I headed out the next morning to Multi-Ethnic camp, where we had group meetings, ethnic skits, awful food (I lost a lot of weight), and free-time at the beach. The kids were amazing, and the camp seemed to go really well. I’m glad for their sake. Speaking personally, however, I had a really rough time. My saving grace (besides the kids) was a roommate that empathized with my feelings and a fulfilling connection with the other Americans there. God gives you the things you need to survive. Had it not been for these things, I might have left. It would have been much harder without them, for sure. Again, the camp is not about me – it’s about the kids and the friendships they make there. It seemed to go really well for them. I think they learned a lot about each other and themselves. Five ethnic groups were represented: Ethnic Bulgarian, Jewish, Bulgarian-Muslim, Roma, and Turkish. It was definitely an interesting experience.
After finishing up at camp, I went to another beach town for a VSN event. My roommate from camp was also at this event, and I found her to be of tremendous support here as well. Plus, it was nice to just hang out with Americans. As of late, I have been wary of hanging out with them. I usually just want to hide out in my town and hang with Bulgarians, but this weekend was good for me. I got to spend time with people I appreciate and take a break.
I came back early Sunday morning to find guests in my apartment. I was so frustrated. I keep saying I’ll talk to my landlords about it, but I keep hoping that it will just stop happening or I’ll just get over it. The last few days have been tough. Talking to people about my trip (although they want to hear about it) is unfulfilling because we’re all just reminded that these are things these people I care about cannot afford to do. I’ve practically decided to forgo all trips abroad until my close of service. Going on these vacations just isn’t worth it. While I know that people have missed me, and I love the smiles and “welcome back” reception I’ve received from many, the last few days have been really trying.
I came back to find that we now have some whiteboards for our center, the doors are painted, and they re-painted the kitchen (it’s no longer Pepto-Bismol pink). Plus, a donation of books arrived. They’re fascinating and great for kids, but they are unfortunately all in English. There are a few in French, but just to have the donation is nice. Free books are always a plus, and maybe it will encourage kids to learn other languages.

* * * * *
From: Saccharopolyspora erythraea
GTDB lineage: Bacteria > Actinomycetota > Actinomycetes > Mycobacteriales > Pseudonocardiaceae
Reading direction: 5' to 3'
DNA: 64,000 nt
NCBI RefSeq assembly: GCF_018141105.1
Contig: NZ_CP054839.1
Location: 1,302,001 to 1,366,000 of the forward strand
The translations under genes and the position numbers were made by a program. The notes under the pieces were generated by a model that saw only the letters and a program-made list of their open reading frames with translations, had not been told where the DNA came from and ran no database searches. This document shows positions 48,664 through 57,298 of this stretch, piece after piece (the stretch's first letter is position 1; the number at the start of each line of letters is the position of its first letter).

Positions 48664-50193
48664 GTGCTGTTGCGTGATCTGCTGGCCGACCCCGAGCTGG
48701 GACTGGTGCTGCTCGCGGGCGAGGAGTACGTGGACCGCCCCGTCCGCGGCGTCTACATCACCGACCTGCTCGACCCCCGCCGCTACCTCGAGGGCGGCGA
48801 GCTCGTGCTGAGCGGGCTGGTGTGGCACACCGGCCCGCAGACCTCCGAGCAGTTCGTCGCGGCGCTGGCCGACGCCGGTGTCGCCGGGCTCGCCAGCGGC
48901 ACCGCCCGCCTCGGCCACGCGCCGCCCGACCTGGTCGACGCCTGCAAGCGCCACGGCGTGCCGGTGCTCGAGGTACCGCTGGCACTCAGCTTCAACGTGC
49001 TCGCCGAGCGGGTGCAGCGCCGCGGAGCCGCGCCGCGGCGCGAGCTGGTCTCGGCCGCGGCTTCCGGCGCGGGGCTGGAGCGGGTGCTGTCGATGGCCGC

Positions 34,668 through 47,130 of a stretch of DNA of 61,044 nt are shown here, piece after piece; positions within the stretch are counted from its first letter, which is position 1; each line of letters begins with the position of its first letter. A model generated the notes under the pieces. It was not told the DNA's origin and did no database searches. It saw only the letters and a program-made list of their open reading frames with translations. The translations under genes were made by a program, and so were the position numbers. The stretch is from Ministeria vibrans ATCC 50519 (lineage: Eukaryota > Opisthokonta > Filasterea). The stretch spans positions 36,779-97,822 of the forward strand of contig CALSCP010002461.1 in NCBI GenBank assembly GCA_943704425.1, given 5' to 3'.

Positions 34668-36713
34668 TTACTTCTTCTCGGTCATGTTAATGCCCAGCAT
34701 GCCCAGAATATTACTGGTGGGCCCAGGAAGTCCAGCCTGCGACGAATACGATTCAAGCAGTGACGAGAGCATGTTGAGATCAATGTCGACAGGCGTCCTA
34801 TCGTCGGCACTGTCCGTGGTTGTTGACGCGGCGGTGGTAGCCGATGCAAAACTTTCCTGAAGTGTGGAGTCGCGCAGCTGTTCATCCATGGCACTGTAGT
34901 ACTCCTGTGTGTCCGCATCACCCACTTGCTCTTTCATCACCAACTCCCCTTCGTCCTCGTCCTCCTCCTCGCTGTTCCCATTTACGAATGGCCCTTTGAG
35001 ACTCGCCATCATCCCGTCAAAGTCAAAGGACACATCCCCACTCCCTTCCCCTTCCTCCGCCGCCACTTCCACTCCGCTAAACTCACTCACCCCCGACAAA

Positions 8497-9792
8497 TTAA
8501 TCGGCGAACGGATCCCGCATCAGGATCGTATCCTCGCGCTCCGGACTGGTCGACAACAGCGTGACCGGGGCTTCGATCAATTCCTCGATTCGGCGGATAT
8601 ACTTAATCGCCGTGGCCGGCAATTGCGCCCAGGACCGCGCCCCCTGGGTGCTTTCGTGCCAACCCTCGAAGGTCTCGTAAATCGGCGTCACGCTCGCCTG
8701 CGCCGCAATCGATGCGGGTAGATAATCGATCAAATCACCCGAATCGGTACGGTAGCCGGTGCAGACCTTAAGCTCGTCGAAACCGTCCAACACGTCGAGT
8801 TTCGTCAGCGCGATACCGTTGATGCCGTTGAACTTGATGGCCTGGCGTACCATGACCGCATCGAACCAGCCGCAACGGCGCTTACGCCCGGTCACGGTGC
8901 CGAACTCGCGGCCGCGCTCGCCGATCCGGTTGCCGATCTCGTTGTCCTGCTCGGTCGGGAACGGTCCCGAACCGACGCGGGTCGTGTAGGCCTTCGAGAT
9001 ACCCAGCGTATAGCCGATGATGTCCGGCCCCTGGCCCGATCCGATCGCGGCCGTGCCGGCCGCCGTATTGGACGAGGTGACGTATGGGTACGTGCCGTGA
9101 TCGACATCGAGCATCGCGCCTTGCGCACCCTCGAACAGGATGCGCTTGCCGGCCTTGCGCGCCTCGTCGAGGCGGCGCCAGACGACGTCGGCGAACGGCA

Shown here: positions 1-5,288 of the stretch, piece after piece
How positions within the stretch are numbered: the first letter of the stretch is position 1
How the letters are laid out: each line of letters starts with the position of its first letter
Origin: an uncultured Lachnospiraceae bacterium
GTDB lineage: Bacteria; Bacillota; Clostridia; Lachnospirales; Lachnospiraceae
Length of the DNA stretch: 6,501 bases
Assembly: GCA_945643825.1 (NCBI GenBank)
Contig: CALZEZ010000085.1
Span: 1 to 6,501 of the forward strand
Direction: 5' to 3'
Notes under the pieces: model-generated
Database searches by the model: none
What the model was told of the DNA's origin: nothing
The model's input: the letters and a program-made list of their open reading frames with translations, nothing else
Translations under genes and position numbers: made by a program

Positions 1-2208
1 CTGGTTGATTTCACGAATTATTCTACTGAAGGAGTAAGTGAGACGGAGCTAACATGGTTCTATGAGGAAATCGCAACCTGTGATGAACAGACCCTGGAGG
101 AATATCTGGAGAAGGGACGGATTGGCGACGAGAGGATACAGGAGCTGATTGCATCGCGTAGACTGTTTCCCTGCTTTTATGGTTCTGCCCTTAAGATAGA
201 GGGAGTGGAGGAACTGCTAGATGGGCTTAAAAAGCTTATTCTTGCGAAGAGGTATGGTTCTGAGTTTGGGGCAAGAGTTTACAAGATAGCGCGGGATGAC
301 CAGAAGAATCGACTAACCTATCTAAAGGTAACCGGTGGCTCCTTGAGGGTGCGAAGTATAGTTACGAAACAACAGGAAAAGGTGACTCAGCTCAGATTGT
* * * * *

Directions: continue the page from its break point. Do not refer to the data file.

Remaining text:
My organization and I are pretty much just preparing to leave for camp for a week. Four of us leave tomorrow. I really hope it will go well. Pray that God helps me rise above my mood to get an important job done. I’m tired of camps, but I want to look forward to this one. Otherwise, I’d probably just be moping in Rakitovo.
Emotions are crazy things. They frustrate me by how much power they have over me. I don’t want to be sad. I don’t want to feel useless in site. I don’t want to question my self-worth because I’ve been down as of late. But here I am. This job really is difficult. I loved everything and everyone just a few months ago, but how quickly it all changes. I talk to other volunteers, and I realize it’s normal. While I appreciate feeling supported, I just want to climb out of this pit. One good thing has come of all this though: I talk to God a LOT.
Oh, and I have more photos to share with you now. Here are some of Spain, Prague, and the latest happenings in Bulgaria. The link should lead you to two albums. If not, let me know. You'll be impressed with me. Being bummed out has really caused me to cut down on the amount of photos I subject you poor people to. For instance, I took around five hundred photos on my trip, but you'll only see 10% of them. And I cut out a lot of the others I could have shared with you, too. I know you'll be pleased. I still put in a lot of pictures with me in them though. Can't get away from sharing my charming face with you all. I know you'll be pleased once again. Haha. Some things never change....

1 comment:

Anonymous said...

I am sorry your having hard times. Call me anytime you need a friend! I love you! Christi